Treatment

Treatment

Just like when we break or chip a tooth, treatment for broken teeth in cats and dogs will usually result in a trip to the dentist. Depending on the type of fracture or break, treatment can be as easy as simply sealing the cracked tooth. That is the most common treatment for a non-complicated fracture. That is done by smoothing out the tooth at the area of the break and filling it with a special sealing or bonding agent. Once sealed, it will alleviate any pain the dog or cat may be feeling and ensure that the tooth does not become infected. If the non-complicated fracture has gone too long without being addressed or sealed, and infection has taken, then a more serious procedure may be recommended. In those cases, special surgery or a total root canal may be the only course of action. 

For treatment with a complicated fracture of your dog or cat’s tooth, a root canal may be the only solution. If the break is caught soon enough, a sealing procedure may be possible, but that is usually only a viable option if the break is noticed in the first 48-72 hours. If the break has happened to one of your pet’s “non essential” teeth, then simply pulling the tooth could be the only surgery needed. While all teeth are important, a dog or cat can live a comfortable and healthy life without one of the mentioned teeth. For one of their essential teeth, however, like the canines, premolars or lower first molar teeth, a root canal surgery will likely be recommended. That is because those teeth are considered “strategically  important” and are the teeth that dogs need for grip objects or tear up their food. A veterinarian dentist will make the final judgment and the procedure is considered relatively simple. A pet owner can decide to pull the tooth if they desire, and it wont have substantial effects on their quality of life, but it is recommended that they do not. Simply put, once that tooth is gone, it is gone forever.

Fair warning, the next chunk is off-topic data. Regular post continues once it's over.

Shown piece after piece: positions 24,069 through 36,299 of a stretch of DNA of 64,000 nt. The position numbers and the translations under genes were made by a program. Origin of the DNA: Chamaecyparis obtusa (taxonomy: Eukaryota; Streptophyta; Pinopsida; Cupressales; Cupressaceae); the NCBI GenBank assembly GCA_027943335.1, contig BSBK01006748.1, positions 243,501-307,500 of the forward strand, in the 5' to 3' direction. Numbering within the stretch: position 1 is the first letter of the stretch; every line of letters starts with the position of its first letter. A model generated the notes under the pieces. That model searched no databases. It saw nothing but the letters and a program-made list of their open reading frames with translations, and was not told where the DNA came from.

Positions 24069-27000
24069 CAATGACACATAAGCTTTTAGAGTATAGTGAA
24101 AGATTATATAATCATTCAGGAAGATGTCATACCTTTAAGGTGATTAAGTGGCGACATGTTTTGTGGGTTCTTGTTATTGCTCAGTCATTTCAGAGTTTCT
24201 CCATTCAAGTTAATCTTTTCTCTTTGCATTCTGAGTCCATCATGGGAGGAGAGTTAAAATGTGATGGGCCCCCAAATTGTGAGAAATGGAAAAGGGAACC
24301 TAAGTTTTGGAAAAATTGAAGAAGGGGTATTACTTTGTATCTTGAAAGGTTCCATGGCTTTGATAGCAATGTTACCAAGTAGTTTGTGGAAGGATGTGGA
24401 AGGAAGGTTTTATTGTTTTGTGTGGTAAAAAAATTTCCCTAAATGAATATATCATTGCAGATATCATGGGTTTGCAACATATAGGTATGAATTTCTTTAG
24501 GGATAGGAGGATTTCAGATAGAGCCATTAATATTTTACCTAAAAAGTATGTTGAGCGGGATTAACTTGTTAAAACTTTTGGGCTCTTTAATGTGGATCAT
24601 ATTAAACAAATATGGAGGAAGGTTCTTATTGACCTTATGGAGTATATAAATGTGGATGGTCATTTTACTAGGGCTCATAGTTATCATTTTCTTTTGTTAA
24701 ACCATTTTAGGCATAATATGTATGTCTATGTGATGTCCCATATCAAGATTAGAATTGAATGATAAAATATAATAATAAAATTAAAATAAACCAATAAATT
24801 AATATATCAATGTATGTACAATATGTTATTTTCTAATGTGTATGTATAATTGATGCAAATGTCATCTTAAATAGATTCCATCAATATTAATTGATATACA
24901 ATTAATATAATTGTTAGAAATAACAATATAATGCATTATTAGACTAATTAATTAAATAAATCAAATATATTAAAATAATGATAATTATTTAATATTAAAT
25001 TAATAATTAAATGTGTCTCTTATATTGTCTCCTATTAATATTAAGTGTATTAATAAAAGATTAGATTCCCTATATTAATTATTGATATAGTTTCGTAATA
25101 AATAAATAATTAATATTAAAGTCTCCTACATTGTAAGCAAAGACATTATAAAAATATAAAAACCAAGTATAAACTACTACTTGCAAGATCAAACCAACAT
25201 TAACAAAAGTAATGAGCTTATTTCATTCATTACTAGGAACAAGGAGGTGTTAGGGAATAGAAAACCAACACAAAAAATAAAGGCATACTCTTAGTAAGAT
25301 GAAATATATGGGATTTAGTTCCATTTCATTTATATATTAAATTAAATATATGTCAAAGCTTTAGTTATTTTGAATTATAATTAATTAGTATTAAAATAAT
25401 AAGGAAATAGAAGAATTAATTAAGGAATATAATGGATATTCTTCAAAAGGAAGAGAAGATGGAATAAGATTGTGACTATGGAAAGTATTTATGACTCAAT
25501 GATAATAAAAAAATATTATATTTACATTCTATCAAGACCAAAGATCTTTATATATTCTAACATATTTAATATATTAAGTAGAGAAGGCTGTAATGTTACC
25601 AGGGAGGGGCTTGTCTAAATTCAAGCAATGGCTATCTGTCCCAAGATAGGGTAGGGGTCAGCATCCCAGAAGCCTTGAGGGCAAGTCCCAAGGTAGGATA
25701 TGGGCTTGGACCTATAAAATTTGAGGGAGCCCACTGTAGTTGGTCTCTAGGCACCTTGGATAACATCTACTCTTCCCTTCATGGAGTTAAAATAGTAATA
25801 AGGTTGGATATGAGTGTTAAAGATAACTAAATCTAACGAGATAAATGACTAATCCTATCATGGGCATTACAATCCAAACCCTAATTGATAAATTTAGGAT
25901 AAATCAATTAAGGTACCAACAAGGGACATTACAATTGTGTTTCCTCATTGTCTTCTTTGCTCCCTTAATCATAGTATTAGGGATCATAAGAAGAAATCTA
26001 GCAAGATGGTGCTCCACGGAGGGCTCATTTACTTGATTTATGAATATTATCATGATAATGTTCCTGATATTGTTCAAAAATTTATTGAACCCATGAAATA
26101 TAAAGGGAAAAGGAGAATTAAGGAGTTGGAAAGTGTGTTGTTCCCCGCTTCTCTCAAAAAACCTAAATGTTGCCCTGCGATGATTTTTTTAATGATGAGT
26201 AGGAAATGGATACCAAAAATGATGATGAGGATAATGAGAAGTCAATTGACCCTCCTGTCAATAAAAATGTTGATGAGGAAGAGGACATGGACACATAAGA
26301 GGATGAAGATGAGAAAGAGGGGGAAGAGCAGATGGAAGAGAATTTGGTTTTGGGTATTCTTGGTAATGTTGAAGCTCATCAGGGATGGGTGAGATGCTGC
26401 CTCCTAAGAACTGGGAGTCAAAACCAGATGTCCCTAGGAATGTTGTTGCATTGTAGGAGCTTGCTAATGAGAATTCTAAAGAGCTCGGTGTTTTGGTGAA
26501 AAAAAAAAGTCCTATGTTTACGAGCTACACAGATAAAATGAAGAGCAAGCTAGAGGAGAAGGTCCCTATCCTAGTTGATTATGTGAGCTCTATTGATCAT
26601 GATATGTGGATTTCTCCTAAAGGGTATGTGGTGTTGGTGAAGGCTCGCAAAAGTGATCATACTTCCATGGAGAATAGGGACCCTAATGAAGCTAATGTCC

Conclusion

If you have ever or know someone who has ever broken a tooth you know that it is not an ideal situation. The injury is multiple times worse for our pets. They rely on their teeth more as tools than simple chewing mechanisms. Maintaining healthy, strong teeth is one of the more important sides of pet ownership. Ensuring that your dog or cat is eating the right food, having their teeth cleaned regularly and not given toys or bones that could damage their teeth is imperative. It is a risk that pet owners should never leave to chance. Your pet’s veterinarian is the best source for any questions owners may have when it comes to the dental health of their pets. But knowledge can only be administered so far. We must be vigilant in our awareness of how our pets are acting. For the most part, they are rather skilled at not showing signs of pain or discomfort. Identifying the warnings signs and acting once you have is one of, if not the, most important jobs pet owners have. Our pets can’t tell us when something is wrong, but they can show us.

Frequently Asked Questions (FAQ)

Is a broken dog tooth an emergency?

Yes. A broken tooth is one of the most pressing injuries pet owners should act on with their pets. Dogs use their mouths to eat and as tools and if that tool is broken, it must be fixed as quickly as possible.

What happens if a dog’s tooth breaks?

If a dog’s tooth breaks, owners should schedule a vet visit immediately. Sometimes the break may not be severe enough to require surgery, but a vet will quickly seal any minor breaks or cracks to avoid an infection.

How much does it cost to fix a broken dog tooth?

Cost of repair depends on the damage. In most cases the cost to fix a broken dog tooth can range from $500-$1000.

What should I do if my cat breaks a tooth?

Contact your veterinarian immediately. Even the smallest break or crack in your cat’s tooth can become infected and lead to worsening issues the longer it goes left untreated.

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DISCLAIMER: These statements have not been evaluated by the U.S. Food and Drug Administration. Wild Thing Pets products are not intended to diagnose, treat, cure, or prevent any disease. Information contained in or made available through Wild Thing Pets website is not intended to constitute or substitute legal advice or consultation from veterinary professionals. www.wildthingpets.com/terms-conditions